At the end of the day, I enjoyed the first episode so far, though perhaps because I had the patience to read through the archives a second time. Obviously, Ace Hoyle will appeal most to the person who thought Casino Royale had too much spy games and not enough poker, but if you can follow the action at the table and don't demand more of the comic than it promises to deliver, it may be worth your while to check out.

And if you're not up to speed on your poker but curious about the comic? Well, Miss Finegold can help you out.

Sunday, June 13, 2010

Review: Exploded View

Let's talk about science fiction comics.

No, we're not going to talk about Starslip. And much as I love to talk about Jump Leads, no, we're not going to talk about that either. We're not talking about Marooned (we've already done that) or Moon Town (though perhaps we should).

No, today we're going to talk about Cloudscape Comics' latest comic anthology, Exploded View.

Cloudscape is a collective of Vancouver area artists, and Expanded View is a sci-fi-themed anthology of short comic stories. Their fourth collection to date, it includes contributions from notable webcartoonists Angela "Jam" Melick of Wasted Talent and Kevin Forbes of Simulated Comic Product. A host of other artists contributed as well, ranging from actors to animators to elementary school teachers.

In some ways the collected stories vary greatly; in others they're highly similar. Exploded View showcases a wide variety of art styles, for starters: all of the artists take a different approach to the challenge of working in grayscale. You'll see high-contrast black-and-white; finely graduated shading; precise and tightly-rendered drawings; loose, freeform, quick-and-dirty sketches; and varying degrees of freehand vs. computer-assisted artwork. Generally speaking, it's decent artwork, and a few stories (John Christmas' "Aquanaut Zero," Megan Furesz's "Ctrl Z," and Melick's "Mechanics") really knock it out of the park. "Aquanaut Zero," a tale of undersea exploration, captures the claustrophobia of the ocean's depths with its absolutely oppressive use of negative space. It harrowed me in the best way.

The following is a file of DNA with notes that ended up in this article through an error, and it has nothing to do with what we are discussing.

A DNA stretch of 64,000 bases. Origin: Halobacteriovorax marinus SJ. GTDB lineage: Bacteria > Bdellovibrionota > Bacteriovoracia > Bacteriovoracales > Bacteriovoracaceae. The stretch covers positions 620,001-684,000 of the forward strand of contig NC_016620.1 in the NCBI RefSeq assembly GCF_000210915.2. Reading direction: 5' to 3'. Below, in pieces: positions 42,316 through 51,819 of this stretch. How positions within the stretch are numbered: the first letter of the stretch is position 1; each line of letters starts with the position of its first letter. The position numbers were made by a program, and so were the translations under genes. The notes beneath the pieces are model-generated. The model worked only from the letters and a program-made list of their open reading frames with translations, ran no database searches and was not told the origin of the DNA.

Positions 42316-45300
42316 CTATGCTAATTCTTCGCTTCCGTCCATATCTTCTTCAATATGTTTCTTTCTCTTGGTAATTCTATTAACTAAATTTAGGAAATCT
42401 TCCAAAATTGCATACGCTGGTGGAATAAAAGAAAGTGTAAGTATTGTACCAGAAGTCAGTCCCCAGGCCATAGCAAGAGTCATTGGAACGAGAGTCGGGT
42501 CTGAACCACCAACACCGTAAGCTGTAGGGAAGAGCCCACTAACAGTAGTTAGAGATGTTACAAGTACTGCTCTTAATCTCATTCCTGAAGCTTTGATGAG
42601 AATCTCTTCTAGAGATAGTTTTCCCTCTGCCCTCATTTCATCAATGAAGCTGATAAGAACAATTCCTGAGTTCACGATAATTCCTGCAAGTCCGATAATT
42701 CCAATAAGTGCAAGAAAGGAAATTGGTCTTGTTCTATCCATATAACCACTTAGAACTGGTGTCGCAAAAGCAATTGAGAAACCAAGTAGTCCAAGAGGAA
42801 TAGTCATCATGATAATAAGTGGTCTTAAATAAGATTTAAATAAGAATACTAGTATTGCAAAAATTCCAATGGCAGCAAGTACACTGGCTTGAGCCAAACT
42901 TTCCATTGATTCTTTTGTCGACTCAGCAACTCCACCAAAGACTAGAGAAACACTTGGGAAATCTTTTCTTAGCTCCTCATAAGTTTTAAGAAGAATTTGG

The book's art isn't without its missteps. In Jeffrey Ellis' "Breakdowns," a girl's violent outburst has unforeseen consequences, and in a key moment, she's struck with guilt and grief as she realizes what she's done. Unfortunately, the thematically ambitious plot has written a check that the artwork can't cash, and in that pivotal frame, the cartoonish style makes the moment feel stiff and awkward. Still, "Breakdowns" has good artwork overall, and there are only a few moments in the collection where I thought to myself, "This is not good cartooning." On the whole, the anthology shows craftsmanship and attention to detail.

The collection is thematically strong as well. Science fiction is a genre of many faces, and you'll find many of them represented here: cyberspace and virtual reality, cybernetics, space travel, rapidly-changing technology, and robots. Lots and lots of robots (and I loves me some robots).
These elements are all used to good thematic effect, exploring interpersonal pathos, heights of emotion, complex moral decisions, and technology's effect on what it means to be human. Make no mistake, there's comedy here too: "Ctrl Z" is laugh-out-loud funny, as its snarky down-on-its-luck robot protagonist makes an unlikely ally and strikes back at its equally-robotic oppressors. I was disappointed that the book's one treatment of religion, Colin Upton's "It Came From the Heavens," is not only ham-handed, but implausible--its portrait of Christianity would really only make sense if mankind began to colonize space during the Crusades.